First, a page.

Of the 19 original lots from Damien Hirst's record-breaking 2008 Sotheby's sale, 17 have depreciated, adding up to a total loss of almost $3 million.
Now may not be the best time to resell a Damien Hirst. New analysis by Artnet News reveals that the value of resold artworks from Damien Hirst’s record-breaking 2008 Sotheby’s auction Beautiful Inside My Head Forever, which raised £111 million ($146 million) for 218 items, have plummeted. Of the 19 original lots, 17 have depreciated, adding up to a total loss of almost $3 million. Nearly a decade on to the day, journalist Tim Schneider crunched the numbers to reveal a dire prognosis: when resold, 11 of the 19 lots had lost about 40 percent of their original selling price.
At the height of the subprime mortgage crisis in September 2008, the very week that the collapse of Lehman Brothers and the sale of Merrill Lynch to the Bank of America was announced, Damien Hirst was breaking world records for the highest-selling auction dedicated to a single artist. At the two-day auction at Sotheby’s in London, most lots sold for well above their estimate. Angel was valued between £40,000 ($52,437) to £60,000 ($78,655). But when the hammer finally came down, estimates were woefully undervalued as the bidding finished at £235,250 ($308,425).
At the time Hirst, who was in the midst of creating his spin, spot and butterfly works, was manufacturing artwork at a rate never seen before. Employing 120 people, spread out over six locations around England, he couldn’t make work fast enough for the market’s appetite. But the rush to own a Hirst was fueled by hype, and a decade later, the bubble he created has definitely burst. Even a month after the mammoth sale, the market was beginning to show signs it was becoming tired of Hirst’s gimmicks. In an article from 2010, Art Market Monitor detailed the deprecation of resales from Beautiful Inside My Head Forever: “After September 2008, the month that featured Hirst’s ‘Beautiful Inside My Head Forever‘ sale, his market bottomed out. The glut of works in Hirst’s historic September auction may have decreased the demand for his art, even his high-end output. Hirst’s butterfly, spin and spot paintings account for the most value on his market today (his Vitrines and Cabinets have all but disappeared from auctions since 2008). At the September sale, all three categories of his work brought lower average prices than they had achieved in prior months, and those averages have since declined further.”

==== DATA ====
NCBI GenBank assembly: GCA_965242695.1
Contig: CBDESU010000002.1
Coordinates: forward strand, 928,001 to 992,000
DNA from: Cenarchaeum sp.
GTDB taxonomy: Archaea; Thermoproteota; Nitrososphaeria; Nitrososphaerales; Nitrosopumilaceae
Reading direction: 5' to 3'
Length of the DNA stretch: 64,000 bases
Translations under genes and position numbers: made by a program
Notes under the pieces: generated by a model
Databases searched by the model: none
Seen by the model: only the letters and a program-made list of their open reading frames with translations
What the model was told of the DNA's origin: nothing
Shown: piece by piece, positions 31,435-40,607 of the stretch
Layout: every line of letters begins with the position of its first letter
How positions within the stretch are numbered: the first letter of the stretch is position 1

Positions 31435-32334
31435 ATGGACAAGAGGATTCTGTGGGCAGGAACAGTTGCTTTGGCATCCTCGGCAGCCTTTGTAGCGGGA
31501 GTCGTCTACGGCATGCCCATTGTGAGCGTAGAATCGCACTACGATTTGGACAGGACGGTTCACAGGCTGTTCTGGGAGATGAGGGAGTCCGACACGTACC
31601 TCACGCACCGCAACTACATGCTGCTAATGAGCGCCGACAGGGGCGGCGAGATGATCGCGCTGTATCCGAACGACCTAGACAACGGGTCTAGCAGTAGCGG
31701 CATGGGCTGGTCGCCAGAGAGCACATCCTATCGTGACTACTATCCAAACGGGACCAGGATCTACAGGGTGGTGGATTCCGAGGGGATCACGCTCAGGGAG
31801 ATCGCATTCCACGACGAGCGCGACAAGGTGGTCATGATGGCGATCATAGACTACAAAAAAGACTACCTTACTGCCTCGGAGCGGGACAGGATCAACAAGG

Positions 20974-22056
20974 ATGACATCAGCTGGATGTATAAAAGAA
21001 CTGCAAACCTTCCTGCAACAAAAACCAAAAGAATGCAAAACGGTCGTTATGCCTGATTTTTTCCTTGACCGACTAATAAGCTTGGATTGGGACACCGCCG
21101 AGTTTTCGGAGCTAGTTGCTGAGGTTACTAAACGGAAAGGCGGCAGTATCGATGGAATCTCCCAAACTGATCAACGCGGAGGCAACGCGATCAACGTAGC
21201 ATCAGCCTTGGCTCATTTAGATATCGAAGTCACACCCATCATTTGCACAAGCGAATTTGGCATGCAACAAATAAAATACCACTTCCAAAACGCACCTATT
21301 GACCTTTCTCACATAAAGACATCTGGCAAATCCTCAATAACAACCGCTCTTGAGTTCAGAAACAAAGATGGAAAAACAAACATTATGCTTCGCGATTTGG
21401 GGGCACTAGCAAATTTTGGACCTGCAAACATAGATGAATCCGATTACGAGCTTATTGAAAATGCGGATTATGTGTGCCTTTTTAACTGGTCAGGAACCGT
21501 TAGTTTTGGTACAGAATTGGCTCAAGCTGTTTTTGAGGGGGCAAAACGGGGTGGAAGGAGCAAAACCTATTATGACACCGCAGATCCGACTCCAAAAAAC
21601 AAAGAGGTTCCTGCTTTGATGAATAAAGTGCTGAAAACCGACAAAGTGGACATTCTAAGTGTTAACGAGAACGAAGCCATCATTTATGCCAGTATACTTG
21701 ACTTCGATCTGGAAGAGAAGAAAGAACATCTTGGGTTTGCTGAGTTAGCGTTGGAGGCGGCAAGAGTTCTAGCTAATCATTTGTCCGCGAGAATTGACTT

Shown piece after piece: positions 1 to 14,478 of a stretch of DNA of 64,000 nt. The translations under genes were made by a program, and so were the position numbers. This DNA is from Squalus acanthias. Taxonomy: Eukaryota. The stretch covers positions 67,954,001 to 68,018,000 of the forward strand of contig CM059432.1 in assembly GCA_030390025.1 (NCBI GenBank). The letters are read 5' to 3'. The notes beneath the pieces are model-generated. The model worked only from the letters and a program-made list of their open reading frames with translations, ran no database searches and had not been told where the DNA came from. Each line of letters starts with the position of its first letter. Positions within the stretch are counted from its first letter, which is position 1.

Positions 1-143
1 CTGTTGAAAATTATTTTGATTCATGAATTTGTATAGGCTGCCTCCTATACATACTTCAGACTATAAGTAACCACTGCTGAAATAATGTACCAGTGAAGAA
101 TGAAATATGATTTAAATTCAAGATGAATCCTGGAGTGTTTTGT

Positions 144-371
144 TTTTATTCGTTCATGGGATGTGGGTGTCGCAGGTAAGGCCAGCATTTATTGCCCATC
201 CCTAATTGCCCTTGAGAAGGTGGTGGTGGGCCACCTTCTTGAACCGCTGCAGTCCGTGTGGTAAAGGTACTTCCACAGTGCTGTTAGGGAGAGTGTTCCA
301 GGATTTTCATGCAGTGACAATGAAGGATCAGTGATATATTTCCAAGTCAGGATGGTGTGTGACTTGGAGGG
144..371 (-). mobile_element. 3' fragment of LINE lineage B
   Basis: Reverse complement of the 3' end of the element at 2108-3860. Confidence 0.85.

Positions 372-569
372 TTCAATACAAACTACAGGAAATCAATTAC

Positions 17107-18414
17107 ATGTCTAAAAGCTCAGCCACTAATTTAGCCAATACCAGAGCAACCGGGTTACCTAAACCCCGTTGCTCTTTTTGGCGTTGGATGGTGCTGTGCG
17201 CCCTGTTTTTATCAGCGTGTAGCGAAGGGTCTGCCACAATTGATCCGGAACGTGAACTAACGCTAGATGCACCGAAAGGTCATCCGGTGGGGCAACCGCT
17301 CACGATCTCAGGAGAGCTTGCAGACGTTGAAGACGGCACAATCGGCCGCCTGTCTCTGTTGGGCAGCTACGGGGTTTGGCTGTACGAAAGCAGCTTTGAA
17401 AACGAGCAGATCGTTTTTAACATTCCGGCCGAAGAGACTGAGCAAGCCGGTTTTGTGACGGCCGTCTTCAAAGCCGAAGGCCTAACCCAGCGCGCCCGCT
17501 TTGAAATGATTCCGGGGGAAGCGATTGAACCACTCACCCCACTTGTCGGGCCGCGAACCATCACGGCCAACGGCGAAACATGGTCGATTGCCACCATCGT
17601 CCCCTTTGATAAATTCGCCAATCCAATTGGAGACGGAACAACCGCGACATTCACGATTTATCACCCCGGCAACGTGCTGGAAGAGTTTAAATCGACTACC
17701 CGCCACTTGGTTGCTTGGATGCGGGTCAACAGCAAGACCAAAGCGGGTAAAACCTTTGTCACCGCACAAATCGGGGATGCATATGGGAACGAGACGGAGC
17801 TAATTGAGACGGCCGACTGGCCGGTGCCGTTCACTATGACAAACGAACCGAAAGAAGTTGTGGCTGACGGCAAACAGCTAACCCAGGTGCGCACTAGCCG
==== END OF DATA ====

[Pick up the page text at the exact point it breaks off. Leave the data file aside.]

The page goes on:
Whether or not that sharp decline in resale value is impacting Hirst’s current work is hard to tell, but last Friday it was also announced that Hirst is shedding 50 staff members from this company Science Ltd. However, his spokesman was quick to clarify that the move wasn’t for financial reasons. “These changes are not driven by a need to reduce costs but by his desire to cut the corporate elements of the business to get back to a simpler way of working focusing on his art.”